• private dental implants
  • dental implants cost

TIP: A great way to find what Google considers closely related to your main keyword, is to search Google for the main keyword and look at the “searches related” section at the bottom of the page:


We might group all of these keywords and target them with a page:

Do this for all your keywords, and you should start to see a website structure forming.

TIP: An excellent way to manage this is by using a Google Sheet or Excel Document and planning your site structure against your target keyword groups.

2. Include your main keyword at the start of your title tag

The clickable link that shows in the Google is known as the page title or META title.

The title of the page defines its content and holds more weight if it is at the start of the title.

That said, do not stuff your titles with keywords! This is seen as spammy. Instead, write a title that gives the user a reason to click your link.

e.g. Dental Implants in Birmingham – Award Winning Practice

You will notice when a title is too long, Google cuts it off with a …

There have been recently updated to how Google displays titles and their length but if you stick to under 60 characters you should be okay.

3. Use your main target keyword in the page URL

SEO friendly URLs that include your target keyword is another way of letting Google know what the page is about.

That said, keep it straightforward and clean.

If we were targeting “dental implants in Birmingham” I would choose to use and let Google figure out you’re in Birmingham from the page’s content, title and other signals such as your Google My Business listing.

You will see webmasters including location in all their URLs, but we have found this to be less and less effective and a little spammy.

4. Seed your keyword into the first 100 words of content on the page

You want to ensure that your target keywords are used throughout the content on the page.

However! A word of warning, make sure it is appropriate, makes sense and is natural to do so.

Repeating your target keywords unnaturally is going to result in your website being penalised. Remember, Google wants you to deliver REAL value to the user, don’t compromise this by keyword stuffing your content.

Write quality content that delivers real value, include your target keywords where appropriate and you should be all good.

5. Write click-worthy meta descriptions

The META description is the text that shows below the title in the search results:


While the META description does not directly affect on-page SEO (Google’s words), it is your opportunity to sell why someone should click your link, over the competitors on the same page.

We also advise including your target keyword (where appropriate) for good measure. Notice how Google bolds out the keyword in the description too:


This is ultimately going to help you win the click, which is a positive signl to Google that the user clicked your website over the ones above you!

6. Avoid “thin content” and publish quality, quantitative content

Google favours pages with long content, we typically aim for 500 – 1000 words of content at a minimum, however, don’t just publish content for the sake of it.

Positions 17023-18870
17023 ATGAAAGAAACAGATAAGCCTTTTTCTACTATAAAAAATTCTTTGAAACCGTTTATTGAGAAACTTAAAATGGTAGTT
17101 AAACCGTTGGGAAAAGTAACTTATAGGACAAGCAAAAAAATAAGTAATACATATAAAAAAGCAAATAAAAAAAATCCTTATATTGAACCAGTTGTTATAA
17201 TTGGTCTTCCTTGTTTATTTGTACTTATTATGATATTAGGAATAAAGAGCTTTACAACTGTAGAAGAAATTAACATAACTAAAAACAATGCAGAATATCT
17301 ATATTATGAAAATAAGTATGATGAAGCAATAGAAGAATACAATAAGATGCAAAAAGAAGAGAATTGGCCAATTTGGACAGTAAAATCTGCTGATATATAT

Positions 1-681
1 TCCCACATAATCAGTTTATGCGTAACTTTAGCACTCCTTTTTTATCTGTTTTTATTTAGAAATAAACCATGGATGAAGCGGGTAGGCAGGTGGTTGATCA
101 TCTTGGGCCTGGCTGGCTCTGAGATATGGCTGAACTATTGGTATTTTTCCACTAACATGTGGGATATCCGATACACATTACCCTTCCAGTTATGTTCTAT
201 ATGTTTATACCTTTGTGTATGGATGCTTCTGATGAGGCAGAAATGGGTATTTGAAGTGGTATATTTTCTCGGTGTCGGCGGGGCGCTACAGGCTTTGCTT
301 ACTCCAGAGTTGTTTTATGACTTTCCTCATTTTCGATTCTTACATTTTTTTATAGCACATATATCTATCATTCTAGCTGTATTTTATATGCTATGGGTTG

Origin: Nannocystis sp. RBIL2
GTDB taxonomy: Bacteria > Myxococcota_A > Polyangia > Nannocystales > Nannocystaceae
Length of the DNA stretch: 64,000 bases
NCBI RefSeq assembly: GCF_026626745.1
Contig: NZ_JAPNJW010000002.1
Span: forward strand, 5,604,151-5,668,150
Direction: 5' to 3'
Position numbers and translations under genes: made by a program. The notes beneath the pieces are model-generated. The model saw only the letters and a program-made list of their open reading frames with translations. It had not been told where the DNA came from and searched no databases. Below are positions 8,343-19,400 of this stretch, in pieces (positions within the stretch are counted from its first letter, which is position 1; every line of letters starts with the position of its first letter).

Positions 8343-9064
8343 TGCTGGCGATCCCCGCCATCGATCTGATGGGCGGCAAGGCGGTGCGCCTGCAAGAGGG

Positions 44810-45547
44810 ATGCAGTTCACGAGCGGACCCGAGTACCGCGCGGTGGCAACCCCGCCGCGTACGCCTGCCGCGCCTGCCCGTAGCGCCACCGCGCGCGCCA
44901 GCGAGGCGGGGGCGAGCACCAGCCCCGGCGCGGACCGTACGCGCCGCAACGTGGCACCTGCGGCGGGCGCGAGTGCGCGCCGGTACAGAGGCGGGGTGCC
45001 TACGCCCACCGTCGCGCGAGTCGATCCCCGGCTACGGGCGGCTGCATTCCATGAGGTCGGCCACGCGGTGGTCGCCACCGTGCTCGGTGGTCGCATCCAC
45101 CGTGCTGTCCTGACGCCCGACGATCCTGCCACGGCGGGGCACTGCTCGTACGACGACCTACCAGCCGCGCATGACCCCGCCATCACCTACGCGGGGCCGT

Take the time to really understand your target patients pain when considering a treatment. Include what they need to know before they can take the next step.

Use this understanding to publish helpful content that delivers real value. If you do this correctly, you should have a page full of high-quality content that converts website visitors, into practice patients.

The combined effect is ranking for more long-tail keywords, more traffic to that page and users spending more time on your website scrolling through and reading your content. Again, all positive signals to Google that you are worth showing when someone makes a search!

7. Establish internal linking structure

Internal linking connects different pages on your website together and is crucial to decreasing your site’s bounce rate (the percentage of visitors to a website who navigate away from the site after viewing only one page)

Google uses your internal linking to get around your site and establish the architecture and hierarchy of it. It also uses internal linking to distribute the “authority” of your site across your pages.

Ensure your pages interlink, especially your most important pages, but do not over do it! Only where it seems logical and appropriate to do so.

As a rule of thumb, we like to see 1 – 3 internal links per page.

To see internal linking in action, check out a page on Wikipedia.

8. Use outbound links to relevant authoritative content

This is a little more advanced, but in recent years, linking externally to content that is directly related to your page (and holds more authority than your website) is an effective way of placing you in the same “neighbourhood” as those more authoritative pieces of content when Google is evaluating your page.

Obviously, you don’t want to completely lose the visitor to those websites, so place no more than 1 – 3 links per page and keep them below the fold if possible (where the screen cuts off the page at the bottom before having to scroll).

You will notice we have linked to a few authority sites in this post!

9. Avoid any internal content duplication

If you have the same content on multiple pages on your website, it can really hurt your ability to rank as Google will stop crawling those pages on your site.

Think about it, if you continued to turn a page in a book and kept reading the same content over and over again, would you carry on reading?

Ensure that all of the content within your website is 100% unique.

10. Use a proper heading hierarchy

In its simplest form, a web page is simply a document. When writing a document, you would use different headings and subheadings to break down a piece of content in digestible chunks.

When formatting your content, you have a choice of doing this by choosing a H1 tag (most important) through to a H6 tag (least important).

These tell Google what the hierarchy of your content is.

Try to use a different keywords that are tightly related to your main keyword in your H1 tag on the page, try to avoid using your main keyword in the META title (page title) and H1 tag, this may appear over-optimised to Google.